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This Chart Shows Why It’s Not Too Late to Increase Retirement Savings, Even in Your 50s


Allocating a higher percentage of your salary toward retirement is an effective pathway to grow your savings – and improve your shot at financing your post-work life.

But is that true for investors in their 50s? Can folks in middle age significantly impact their retirement outlook at the eleventh hour of their careers?

To answer those questions, SmartAsset crunched the numbers.

We looked at three sample savers. They all have the same amount saved at age 50, but each makes a different decision about whether to increase savings at that point.

What we found: It’s never too late to ramp up your retirement savings. (And if you’re looking for help planning for retirement, consider working with a financial advisor.)

For a look at the data, read on.

Our Analysis

SmartAsset analyzed three sample retirement portfolios.

In each example, a 50-year-old retiree starts with $61,530, which is the median retirement account balance for folks between the ages of 45 and 54, according to Vanguard’s “How America Saves 2022” report.

All retirees invest pretax money in a diversified fund returning 5% and earn $83,812 pre-tax, which is the median household income for folks between the ages of 45 and 64, according to the Census Bureau’s 2021 1-year American Community Survey. For the sake of simplicity, their household income doesn’t change during the final 15 years of their working lives.

When it comes to saving habits, their behaviors diverge.

Saver A is the least enthusiastic saver. He squirrels away 3% of his $83,812 household income and earns a 3% employer match. That equates to a $419 monthly contribution (including both employee and employer contributions). He doesn’t change his percentage savings rate during the final 15 years of his working life.

Saver B decides to ramp up savings slowly. He starts with a 3% contribution, plus a 3% employer match, then increases his savings by a percentage point each year until retirement. By the time he reaches 65, he is funneling 17% of his income toward retirement. His contributions start at $419 per month and end at $1,397 at 65.

Saver C is a super-saver. He directs 20% of his household income to a retirement account starting at age 50 and earns a 3% employer match. That is a $1,606 monthly contribution for 15 years.

Running the Numbers

Saver A, the 3 percenter, is the least aggressive saver. His $419 monthly contribution swells his retirement account to $239,346 by age 65. That’s still more than a quarter million dollars, but his peers saved more.

Saver B, the slow-but-steady saver, sees his retirement account grow to $352,583 by age 65. That’s $113,237 more than Saver A saves, or about 30% more. That difference can help fund a more robust, longer retirement for Saver B.

Saver C, our super-saver, makes up for the lost time. His account reaches $555,063. That’s $200,000 more than Saver B socks away and more than double Saver A’s nest egg. With more savings, Saver C is less likely to outlive his retirement savings. A larger account can also improve his lifestyle in retirement and even augment the odds that he’ll be able to leave a legacy to his heirs.

5 Ways to Save More for Retirement

The numbers show that it’s possible to make a significant difference in your retirement account, even if you don’t start seriously saving until your 50s.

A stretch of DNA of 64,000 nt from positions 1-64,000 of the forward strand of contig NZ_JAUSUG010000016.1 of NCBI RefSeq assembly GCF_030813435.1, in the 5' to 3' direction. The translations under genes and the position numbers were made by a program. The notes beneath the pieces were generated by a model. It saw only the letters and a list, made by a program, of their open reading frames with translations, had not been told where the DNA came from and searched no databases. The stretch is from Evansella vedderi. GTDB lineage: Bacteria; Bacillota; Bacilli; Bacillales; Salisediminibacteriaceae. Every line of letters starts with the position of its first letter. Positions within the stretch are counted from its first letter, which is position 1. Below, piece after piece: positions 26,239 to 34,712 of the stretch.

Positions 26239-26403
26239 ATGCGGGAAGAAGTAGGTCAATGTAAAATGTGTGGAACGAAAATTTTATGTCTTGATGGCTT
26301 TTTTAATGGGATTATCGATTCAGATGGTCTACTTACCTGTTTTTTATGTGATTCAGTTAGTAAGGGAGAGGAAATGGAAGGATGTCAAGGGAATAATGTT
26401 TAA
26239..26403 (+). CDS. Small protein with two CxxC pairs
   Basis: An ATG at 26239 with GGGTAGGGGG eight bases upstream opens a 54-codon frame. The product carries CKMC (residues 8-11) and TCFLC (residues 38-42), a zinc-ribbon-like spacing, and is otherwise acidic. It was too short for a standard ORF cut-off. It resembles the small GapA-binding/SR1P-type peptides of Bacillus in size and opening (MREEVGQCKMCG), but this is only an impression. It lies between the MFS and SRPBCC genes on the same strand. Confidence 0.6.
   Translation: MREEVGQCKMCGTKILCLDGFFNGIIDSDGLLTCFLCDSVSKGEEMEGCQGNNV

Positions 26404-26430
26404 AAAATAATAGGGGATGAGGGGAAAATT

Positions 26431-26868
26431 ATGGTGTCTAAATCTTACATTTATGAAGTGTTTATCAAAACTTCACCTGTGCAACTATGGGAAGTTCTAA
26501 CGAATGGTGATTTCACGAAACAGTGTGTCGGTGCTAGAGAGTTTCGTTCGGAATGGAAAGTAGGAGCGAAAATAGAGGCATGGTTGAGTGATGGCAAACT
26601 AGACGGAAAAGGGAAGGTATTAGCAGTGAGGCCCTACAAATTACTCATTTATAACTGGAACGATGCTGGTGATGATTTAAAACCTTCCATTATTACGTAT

But, of course, it’s easier to talk about saving more than it is to actually do it. Some strategies to get started include these:

1. Think small. If raising your retirement savings from 3% to 20% in a single year is intimidating, start small like Saver B did. Even an increase of a percentage point in your salary per year can have a significant impact on your total savings over time.

2. Bank your tax refund. Small windfalls such as tax refunds can pad out a retirement account and increase your savings percentage for the year.

3. Allocate a percentage of your raise. The savers in this example never got a raise, but imagine the difference if they had one each year. Consider redirecting a percentage of any annual raise or bonus to your retirement savings accounts.

4. Secure your match. Each of these retirees took advantage of their employer’s 401(k) match. Not doing so is like leaving free money on the table. Make sure you’re funneling enough into your account to claim any workplace match.

5. Focus on your strategy. When times get tough, it’s helpful to remind yourself of your strategy and not make gut decisions. A financial advisor may be able to help you identify an investing and saving strategy that produces retirement income.

Bottom Line

The earlier you can start saving for retirement, the better. But if you’re starting late, take note that you can make a difference in your savings by increasing the amount you invest and staying consistent.

Retirement Planning Tips

  • Planning for retirement can feel like solving a complicated puzzle, but you don't have to go at it alone. A financial advisor can help you put the right pieces together by assessing your needs and connecting you with the services that are right for you. Finding a qualified financial advisor doesn’t have to be hard. SmartAsset’s free tool matches you with up to three financial advisors who serve your area, and you can interview your advisor matches at no cost to decide which one is right for you. If you’re ready to find an advisor who can help you achieve your financial goals, get started now.
  • Social Security plays a critical role in the retirement plans of many. By delaying Social Security beyond your full retirement age, you can increase your benefit up to 8% per year until age 70. SmartAsset's Social Security calculator can help you determine the best time to claim your benefits.

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